The Coach Hall Foundation will host a day-long school safety conference today to help schools learn how to keep their kids safe and prevent a tragedy like what happened at Chardon High School, five years ago today.

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Chardon educators teach other how to be prepared and save lives in the event of a school shooting – News 5 Cleveland

“It’s important to keep this out in the forefront, so we don’t become numb to school shootings,” said Frank Hall, the former football coach at Chardon High School who is credited with saving many students’ lives when gunfire erupted five years ago.

“If it can happen in Chardon, it can literally happen in any community,” said Doug Snyder, the school’s athletic director who spent 14 minutes on the phone with a 911 dispatcher in the immediate aftermath of the shooting.


Feb 24 2017

FF: Over the Railing, or Under?

Category: Fire Doors,Fixed-it FridayLori @ 12:04 am Comments (13)
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Lenny Timpone of Long Island Fireproof Door sent me this Fixed-it Friday photo (Lenny is not responsible for this door!).  Remember…if a fire door is no longer used as a door, the opening must be modified so that it has the required fire resistance rating for the wall (not for the door opening).

Before any of you point out that we don’t know whether this is a fire door – that is true.  But it opens from a stairwell, so there is a high probability that it is a fire door assembly.  And maybe the door is still in use, and then the question is…would you go over the railing, or under it??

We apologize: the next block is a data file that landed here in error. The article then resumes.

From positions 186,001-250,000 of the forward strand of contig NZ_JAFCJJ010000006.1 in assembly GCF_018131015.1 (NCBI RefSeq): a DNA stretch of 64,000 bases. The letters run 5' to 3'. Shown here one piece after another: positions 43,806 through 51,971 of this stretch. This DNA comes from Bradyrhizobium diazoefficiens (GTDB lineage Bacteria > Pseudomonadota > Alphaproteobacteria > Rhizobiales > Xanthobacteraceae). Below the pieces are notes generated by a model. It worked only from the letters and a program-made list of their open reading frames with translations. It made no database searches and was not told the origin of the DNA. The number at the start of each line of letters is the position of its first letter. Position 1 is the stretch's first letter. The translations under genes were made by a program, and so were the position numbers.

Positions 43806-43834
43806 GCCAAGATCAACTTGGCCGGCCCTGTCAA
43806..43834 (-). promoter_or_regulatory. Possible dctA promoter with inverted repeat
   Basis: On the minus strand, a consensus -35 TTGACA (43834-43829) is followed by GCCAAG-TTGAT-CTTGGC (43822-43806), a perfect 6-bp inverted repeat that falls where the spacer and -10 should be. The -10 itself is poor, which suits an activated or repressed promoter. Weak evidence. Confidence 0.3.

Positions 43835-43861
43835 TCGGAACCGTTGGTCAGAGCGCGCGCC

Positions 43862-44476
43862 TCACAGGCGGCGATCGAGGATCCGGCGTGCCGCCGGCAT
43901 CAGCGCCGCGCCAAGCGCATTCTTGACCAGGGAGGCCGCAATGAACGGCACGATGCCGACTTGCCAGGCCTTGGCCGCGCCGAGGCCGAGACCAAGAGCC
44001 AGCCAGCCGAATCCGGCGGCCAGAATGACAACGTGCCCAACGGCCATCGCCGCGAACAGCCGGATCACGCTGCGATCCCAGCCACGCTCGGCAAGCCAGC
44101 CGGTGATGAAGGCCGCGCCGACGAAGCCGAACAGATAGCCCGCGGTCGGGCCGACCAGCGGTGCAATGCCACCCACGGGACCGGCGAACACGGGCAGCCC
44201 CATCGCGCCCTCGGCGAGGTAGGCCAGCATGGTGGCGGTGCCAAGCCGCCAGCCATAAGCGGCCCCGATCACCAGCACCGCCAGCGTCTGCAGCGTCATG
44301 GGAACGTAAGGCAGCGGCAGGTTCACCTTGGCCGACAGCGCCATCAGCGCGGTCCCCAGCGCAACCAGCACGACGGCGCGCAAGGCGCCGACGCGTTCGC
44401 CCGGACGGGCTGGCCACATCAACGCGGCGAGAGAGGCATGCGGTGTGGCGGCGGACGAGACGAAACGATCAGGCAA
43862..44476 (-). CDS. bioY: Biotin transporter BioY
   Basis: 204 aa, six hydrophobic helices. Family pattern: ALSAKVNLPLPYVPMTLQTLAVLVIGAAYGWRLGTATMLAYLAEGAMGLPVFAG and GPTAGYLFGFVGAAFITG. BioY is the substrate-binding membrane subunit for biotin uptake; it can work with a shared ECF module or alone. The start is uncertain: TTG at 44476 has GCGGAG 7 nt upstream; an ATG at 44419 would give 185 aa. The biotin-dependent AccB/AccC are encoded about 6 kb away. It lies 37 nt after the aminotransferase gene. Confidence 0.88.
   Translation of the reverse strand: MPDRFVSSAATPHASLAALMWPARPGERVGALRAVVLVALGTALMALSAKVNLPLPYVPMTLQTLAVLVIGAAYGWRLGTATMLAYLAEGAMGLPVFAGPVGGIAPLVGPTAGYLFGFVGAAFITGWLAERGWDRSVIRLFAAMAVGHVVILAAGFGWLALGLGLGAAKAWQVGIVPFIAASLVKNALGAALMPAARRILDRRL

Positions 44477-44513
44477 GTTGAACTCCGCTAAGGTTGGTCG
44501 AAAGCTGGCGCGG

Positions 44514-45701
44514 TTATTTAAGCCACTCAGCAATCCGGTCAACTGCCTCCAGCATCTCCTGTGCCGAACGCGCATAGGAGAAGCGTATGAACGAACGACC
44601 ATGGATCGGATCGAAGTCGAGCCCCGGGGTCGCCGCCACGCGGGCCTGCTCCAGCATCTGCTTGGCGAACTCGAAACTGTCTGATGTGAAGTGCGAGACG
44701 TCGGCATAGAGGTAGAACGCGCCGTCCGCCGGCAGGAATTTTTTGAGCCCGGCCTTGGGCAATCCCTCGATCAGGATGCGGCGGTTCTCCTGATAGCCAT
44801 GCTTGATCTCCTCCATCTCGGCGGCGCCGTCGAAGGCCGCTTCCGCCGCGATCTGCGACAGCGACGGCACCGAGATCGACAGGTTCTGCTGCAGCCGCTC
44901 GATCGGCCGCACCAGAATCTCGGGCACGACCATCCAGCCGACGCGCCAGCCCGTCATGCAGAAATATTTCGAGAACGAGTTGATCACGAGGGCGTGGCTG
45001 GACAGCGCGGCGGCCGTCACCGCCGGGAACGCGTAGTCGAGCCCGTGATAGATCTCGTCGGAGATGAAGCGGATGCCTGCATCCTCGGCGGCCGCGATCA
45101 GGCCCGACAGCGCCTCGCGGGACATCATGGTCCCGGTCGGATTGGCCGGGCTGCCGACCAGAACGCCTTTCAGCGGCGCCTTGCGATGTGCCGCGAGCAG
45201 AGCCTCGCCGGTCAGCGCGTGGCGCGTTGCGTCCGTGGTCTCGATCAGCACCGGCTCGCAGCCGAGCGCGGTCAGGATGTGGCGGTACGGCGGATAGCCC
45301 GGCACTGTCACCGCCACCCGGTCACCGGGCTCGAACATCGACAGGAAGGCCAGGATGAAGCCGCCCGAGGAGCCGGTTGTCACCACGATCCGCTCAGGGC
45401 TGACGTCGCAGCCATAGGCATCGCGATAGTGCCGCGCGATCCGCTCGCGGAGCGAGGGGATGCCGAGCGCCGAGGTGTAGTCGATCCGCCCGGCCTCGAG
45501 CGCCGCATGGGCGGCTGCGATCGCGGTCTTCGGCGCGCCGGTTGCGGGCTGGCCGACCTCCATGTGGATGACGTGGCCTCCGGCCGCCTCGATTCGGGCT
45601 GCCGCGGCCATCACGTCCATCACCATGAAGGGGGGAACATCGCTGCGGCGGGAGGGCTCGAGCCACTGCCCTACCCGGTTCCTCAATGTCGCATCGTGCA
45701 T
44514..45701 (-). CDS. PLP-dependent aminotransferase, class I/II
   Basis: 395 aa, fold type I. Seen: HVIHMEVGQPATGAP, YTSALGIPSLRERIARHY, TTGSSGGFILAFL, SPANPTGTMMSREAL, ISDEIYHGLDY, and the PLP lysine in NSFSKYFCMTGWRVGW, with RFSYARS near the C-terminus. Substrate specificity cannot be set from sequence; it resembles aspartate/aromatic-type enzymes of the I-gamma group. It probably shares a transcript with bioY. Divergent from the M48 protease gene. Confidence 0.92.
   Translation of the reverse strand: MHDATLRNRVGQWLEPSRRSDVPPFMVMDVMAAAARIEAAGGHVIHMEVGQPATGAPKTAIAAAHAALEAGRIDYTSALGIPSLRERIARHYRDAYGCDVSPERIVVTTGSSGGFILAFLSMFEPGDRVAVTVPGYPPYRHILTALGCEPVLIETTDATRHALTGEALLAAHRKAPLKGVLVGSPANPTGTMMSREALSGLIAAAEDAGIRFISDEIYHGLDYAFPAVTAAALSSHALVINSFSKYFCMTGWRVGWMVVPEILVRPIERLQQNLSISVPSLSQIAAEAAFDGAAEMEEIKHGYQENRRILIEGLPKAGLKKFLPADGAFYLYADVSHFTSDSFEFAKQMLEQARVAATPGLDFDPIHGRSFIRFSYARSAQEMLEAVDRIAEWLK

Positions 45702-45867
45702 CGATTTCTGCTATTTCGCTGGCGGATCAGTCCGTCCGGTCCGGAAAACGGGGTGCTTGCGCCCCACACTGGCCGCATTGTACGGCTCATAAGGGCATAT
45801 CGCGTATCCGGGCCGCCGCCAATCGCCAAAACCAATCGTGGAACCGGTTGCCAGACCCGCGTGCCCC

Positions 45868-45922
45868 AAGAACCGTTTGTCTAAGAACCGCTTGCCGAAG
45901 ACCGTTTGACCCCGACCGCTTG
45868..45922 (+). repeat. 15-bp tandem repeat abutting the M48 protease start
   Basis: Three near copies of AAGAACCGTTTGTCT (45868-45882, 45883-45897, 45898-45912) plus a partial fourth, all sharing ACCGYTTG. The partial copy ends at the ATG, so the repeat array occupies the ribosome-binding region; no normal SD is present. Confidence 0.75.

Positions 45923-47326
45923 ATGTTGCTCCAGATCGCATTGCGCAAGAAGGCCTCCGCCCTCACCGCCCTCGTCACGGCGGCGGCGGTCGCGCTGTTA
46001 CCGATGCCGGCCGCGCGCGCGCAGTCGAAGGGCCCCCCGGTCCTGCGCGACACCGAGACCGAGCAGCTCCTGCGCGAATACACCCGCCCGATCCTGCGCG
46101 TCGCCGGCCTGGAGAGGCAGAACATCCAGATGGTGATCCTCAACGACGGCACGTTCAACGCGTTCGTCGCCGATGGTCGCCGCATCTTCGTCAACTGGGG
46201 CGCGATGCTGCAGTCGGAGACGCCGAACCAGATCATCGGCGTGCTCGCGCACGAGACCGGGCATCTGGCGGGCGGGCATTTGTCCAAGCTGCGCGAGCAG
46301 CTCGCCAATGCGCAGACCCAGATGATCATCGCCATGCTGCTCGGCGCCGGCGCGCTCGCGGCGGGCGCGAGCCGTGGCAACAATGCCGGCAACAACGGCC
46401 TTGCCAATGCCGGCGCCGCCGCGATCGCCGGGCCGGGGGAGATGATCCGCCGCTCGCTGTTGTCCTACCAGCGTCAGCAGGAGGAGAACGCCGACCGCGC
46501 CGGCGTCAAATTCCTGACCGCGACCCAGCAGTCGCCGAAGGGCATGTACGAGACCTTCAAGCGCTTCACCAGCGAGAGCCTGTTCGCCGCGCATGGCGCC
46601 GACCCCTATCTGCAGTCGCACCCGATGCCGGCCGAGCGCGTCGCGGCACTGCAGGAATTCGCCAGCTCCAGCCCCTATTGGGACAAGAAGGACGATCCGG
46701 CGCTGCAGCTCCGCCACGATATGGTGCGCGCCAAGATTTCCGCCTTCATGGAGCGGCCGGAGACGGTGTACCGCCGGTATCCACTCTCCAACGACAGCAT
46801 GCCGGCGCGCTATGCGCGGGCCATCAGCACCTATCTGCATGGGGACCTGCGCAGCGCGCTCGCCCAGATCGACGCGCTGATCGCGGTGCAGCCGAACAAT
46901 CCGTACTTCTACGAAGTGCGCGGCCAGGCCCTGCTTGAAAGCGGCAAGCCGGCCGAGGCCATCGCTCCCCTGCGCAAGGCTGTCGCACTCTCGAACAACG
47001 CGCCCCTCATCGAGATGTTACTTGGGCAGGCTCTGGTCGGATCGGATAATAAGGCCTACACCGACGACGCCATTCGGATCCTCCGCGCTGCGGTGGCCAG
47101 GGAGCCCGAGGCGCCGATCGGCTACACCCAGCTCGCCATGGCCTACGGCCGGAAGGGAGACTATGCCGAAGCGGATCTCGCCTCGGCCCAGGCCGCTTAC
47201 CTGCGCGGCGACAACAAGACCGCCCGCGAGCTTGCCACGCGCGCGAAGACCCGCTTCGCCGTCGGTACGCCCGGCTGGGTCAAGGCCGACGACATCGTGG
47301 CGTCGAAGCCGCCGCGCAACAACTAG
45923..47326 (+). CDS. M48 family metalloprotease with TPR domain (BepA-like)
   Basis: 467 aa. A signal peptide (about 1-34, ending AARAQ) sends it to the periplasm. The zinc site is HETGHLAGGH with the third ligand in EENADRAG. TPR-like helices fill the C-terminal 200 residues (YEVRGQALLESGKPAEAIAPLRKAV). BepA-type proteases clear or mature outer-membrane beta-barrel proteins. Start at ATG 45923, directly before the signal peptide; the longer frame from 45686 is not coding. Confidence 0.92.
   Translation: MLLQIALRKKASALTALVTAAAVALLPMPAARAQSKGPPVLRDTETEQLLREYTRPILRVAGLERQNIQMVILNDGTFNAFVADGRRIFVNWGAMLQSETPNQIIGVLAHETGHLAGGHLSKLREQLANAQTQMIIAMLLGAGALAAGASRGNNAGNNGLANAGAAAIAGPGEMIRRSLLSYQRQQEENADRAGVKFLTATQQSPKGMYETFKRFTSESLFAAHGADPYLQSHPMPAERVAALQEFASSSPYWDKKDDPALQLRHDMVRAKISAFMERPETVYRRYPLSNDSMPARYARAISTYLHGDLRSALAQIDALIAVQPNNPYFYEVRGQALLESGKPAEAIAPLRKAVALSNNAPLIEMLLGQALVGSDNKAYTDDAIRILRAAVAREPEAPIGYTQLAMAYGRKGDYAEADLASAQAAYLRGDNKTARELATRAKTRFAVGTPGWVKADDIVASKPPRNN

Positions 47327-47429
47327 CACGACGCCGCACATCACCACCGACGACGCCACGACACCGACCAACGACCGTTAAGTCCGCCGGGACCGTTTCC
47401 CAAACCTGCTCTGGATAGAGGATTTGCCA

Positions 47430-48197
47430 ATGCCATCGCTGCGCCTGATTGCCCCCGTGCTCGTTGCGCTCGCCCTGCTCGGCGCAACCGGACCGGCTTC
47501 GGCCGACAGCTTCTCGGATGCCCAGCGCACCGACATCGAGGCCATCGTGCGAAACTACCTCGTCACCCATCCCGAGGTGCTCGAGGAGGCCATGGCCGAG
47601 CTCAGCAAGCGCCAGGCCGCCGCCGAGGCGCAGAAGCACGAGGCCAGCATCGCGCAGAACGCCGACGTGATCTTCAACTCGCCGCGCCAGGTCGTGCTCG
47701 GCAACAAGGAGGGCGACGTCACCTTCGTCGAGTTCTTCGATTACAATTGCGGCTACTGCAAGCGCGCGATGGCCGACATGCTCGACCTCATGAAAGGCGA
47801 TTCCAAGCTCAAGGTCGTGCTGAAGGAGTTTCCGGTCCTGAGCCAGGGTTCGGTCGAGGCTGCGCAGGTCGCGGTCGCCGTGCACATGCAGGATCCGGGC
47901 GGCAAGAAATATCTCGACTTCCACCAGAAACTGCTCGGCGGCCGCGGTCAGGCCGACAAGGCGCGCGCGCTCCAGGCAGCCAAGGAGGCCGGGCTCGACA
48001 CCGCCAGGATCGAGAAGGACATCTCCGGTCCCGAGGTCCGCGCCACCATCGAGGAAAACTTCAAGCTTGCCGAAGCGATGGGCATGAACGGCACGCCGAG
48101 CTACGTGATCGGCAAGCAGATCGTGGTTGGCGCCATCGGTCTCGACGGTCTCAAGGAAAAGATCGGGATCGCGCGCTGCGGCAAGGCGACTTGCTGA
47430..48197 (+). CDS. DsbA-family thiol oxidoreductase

Feb 23 2017

Fire Door Inspection App

Category: FDAI,Fire Doors,VideosLori @ 9:51 am Comments (3)
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In the past 6 months, demand for fire door inspections has grown exponentially – especially in health care facilities because of the CMS and Joint Commission adoption of the 2012 edition of NFPA 101 – The Life Safety Code.  One of the challenges when instituting a fire door inspection program is finding a way to store the information gathered during the inspection, utilize it after the inspection is complete, and retrieve the relevant information the next time an inspection is conducted.  (There’s more information about fire door inspections on the Fire Door page of this site.)

About 5 years ago I was in a large hospital that had just spent thousands of dollars (probably tens of thousands) to have a “pre-Joint-Commission inspection” done.  I asked the facility manager if I could see the data from their survey, and he handed me a stack of paper several inches high with information about each fire door in the hospital.  He had questions about some of the doors, so we attempted to use the paper forms to figure out which doors we needed to look at.  Then the problem was finding the door openings within the building, so we could see the problem first-hand – there was not enough detailed information on the forms.

For me, a huge stack of paper forms is cumbersome and needlessly difficult to deal with.  Considering the technology available today, there has to be a better way.  Last week I received the video below, which describes a fire door inspection app from DoorData Solutions.  I am not affiliated with this company, but I have seen the software and have known the owner of the company for years.  Hal Kelton is an AHC/CDC, an FDAI, a CDT, and is also an AAADM-certified inspector, so he obviously understands doors and hardware.

Check out the video, and leave any questions in the reply box.  Hal will be happy to answer them.

DOORDATA 2.0 from Hal Kelton on Vimeo.

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Do you have another solution or tip for fire door inspection?  Let me know!